Reaching back, the topbox was wide open and the lunch that had been on top of the laptop was gone. The laptop was waiting for the next big bump to launch.
Fortunately, I also had a roll of black electrical tape, which ended up saving the day.
The lid had to be taped down to keep it shut while I rode back home again. Unfortunately, the lid opens up randomly on its own, even when I’m sure that the lid is secured first.
Looking closer at how the lid is secured, the lock pulls down a plastic hook that engages the lid, again very similar to the concept used by Givi.
As with the mounting post, this is another aspect that the clone designers got wrong.
The hook is too narrow and the flexibility of the lid is enough to disengage the hook. Not always, just when you need it to protect whatever valuables you are carrying. Like lunch and a laptop.
I also found that the lid is too flexible, which allows rainwater to get past the sealing lip, so the top case failed the important real-world test of keeping its contents dry. Don’t forget to drill your own drain holes!
Also, the lock on the back turns a metal finger that keeps the red mounting button engaged, which keeps the lid locked.
I discovered that the metal finger is pretty loose — another reason not to trust the latch/lock mechanism.
Here’s a photo:
So it was back to the shop again. If I lived in an apartment without access to powered tools and a local hardware store, I probably would have taken a sledgehammer to the case long before this point.
Bringing the process to a close, I drilled a nice hole in the handle and secured the lid with a combination Master Lock that ended up costing a quarter of the original price of the top case.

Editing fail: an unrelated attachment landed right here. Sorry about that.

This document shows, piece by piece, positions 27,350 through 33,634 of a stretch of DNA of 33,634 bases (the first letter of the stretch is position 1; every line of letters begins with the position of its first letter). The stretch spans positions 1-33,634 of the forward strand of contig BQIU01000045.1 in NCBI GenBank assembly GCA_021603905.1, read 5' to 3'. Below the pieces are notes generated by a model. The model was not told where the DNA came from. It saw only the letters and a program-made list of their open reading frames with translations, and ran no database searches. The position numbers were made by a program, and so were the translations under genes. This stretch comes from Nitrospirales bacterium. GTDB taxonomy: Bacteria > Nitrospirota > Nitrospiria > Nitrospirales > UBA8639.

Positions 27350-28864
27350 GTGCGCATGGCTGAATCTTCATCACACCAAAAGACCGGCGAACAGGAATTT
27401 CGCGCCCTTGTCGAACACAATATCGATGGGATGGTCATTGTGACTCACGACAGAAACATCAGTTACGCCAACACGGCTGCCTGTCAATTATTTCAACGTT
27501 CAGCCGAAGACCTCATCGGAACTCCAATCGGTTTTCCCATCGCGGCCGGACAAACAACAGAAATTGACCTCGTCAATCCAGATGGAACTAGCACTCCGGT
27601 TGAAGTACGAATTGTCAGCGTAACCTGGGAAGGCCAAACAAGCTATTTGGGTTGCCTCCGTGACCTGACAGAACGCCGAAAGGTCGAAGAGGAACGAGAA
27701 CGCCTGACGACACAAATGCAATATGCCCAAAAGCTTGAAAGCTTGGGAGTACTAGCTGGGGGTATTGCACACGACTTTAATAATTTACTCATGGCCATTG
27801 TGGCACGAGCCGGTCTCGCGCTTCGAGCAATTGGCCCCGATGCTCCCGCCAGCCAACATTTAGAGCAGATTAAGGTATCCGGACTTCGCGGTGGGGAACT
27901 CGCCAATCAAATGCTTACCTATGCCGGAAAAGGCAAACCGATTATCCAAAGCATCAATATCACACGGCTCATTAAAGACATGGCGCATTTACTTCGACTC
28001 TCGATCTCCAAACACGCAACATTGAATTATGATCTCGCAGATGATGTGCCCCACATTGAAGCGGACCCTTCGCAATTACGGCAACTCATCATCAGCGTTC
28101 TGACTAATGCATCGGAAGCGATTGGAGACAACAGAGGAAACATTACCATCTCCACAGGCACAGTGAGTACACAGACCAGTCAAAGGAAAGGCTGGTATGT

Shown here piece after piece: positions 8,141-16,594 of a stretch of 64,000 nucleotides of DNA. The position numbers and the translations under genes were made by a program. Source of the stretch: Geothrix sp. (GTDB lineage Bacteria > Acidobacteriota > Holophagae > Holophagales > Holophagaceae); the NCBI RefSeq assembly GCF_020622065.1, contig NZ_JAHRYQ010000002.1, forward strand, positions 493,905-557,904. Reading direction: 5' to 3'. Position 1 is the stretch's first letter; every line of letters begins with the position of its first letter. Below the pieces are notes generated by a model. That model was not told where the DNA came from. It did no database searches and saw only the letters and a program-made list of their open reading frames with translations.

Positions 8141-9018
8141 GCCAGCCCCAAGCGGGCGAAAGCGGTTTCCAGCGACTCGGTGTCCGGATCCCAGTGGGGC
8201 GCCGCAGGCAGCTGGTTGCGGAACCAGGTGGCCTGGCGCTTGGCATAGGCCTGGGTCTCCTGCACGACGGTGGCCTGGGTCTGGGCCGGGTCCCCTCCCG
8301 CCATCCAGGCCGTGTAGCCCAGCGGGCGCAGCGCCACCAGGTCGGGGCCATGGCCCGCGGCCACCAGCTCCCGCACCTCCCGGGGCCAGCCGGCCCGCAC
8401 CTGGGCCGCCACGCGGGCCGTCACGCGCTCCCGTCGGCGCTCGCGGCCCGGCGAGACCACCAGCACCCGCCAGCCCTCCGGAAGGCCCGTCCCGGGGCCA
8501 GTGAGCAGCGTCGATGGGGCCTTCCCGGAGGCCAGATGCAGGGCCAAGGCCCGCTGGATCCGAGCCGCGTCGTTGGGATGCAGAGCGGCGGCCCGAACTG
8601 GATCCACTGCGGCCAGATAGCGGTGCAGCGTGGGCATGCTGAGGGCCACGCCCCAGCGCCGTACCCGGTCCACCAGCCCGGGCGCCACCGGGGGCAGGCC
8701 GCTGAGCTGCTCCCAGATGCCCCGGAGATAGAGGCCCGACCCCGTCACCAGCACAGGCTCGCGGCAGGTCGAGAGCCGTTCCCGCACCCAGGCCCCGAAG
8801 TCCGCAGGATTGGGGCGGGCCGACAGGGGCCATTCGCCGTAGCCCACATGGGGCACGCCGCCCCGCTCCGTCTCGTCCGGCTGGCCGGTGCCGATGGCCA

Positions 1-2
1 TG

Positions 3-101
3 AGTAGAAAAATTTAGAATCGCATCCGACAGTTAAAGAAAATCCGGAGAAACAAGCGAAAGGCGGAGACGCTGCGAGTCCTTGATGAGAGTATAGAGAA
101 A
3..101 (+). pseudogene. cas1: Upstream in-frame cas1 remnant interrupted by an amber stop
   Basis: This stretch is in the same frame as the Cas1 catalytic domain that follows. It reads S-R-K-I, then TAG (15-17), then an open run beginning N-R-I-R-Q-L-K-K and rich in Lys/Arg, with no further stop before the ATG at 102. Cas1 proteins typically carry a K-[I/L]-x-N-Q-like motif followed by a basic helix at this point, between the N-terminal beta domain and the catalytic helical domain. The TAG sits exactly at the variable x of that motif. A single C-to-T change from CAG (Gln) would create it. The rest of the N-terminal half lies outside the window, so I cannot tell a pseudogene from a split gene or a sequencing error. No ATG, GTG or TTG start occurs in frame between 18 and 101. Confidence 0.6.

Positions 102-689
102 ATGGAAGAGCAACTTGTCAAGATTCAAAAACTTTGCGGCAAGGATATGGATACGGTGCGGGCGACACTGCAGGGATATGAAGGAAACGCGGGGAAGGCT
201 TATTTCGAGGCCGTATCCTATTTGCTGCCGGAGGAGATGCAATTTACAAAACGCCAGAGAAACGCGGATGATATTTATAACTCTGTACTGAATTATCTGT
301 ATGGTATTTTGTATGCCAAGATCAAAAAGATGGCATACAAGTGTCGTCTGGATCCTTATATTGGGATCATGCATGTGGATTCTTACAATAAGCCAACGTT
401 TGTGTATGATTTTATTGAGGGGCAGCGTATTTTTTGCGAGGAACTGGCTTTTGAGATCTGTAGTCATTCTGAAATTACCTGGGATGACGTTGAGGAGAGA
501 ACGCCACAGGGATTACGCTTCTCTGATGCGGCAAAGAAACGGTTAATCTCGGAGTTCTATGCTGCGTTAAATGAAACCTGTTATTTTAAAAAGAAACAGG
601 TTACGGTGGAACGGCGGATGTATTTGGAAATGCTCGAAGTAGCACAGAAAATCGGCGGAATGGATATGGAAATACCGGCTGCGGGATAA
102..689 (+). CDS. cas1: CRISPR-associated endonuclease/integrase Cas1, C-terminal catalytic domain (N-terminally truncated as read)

Yes, the lock looks tacky and making sure the latch and lock are shut at the same time takes some practice.
But the installation is as basic and functional as the KLR and will hopefully defeat the average campus thief…besides keeping lunch and laptops safe.
Kudos to JC Whitney for providing mail-order and internet service to anywhere, and at great prices, with fast delivery.
Unfortunately, the JC Whitney top case just doesn’t work for me on most counts. The 32-liter size is great and the gloss surface look nice, but after that, I’m very disappointed.
The tacky Maltese cross on the top is puzzling, but it’s there and it does get an occasional chuckle.
But the plastic used for the top case itself seems nowhere near as tough or forgiving as “normal” motorcycle luggage (probably ABS) and the mounting system and the latching and locking mechanisms needed modifications to work correctly.
This case leaks and one of the strings that is supposed to keep the lid from tilting back too far when it is opened broke after only a few uses.
So even for the deeply discounted price of $21.67 (plus shipping), I’d have a hard time recommending it.
From “S.L.B.” (7/10): “It reminded me of a very similar case I bought a year ago that looks just like yours, except mine did not have a Maltese cross on it, it had a blank circle, onto which I glued a BMW logo.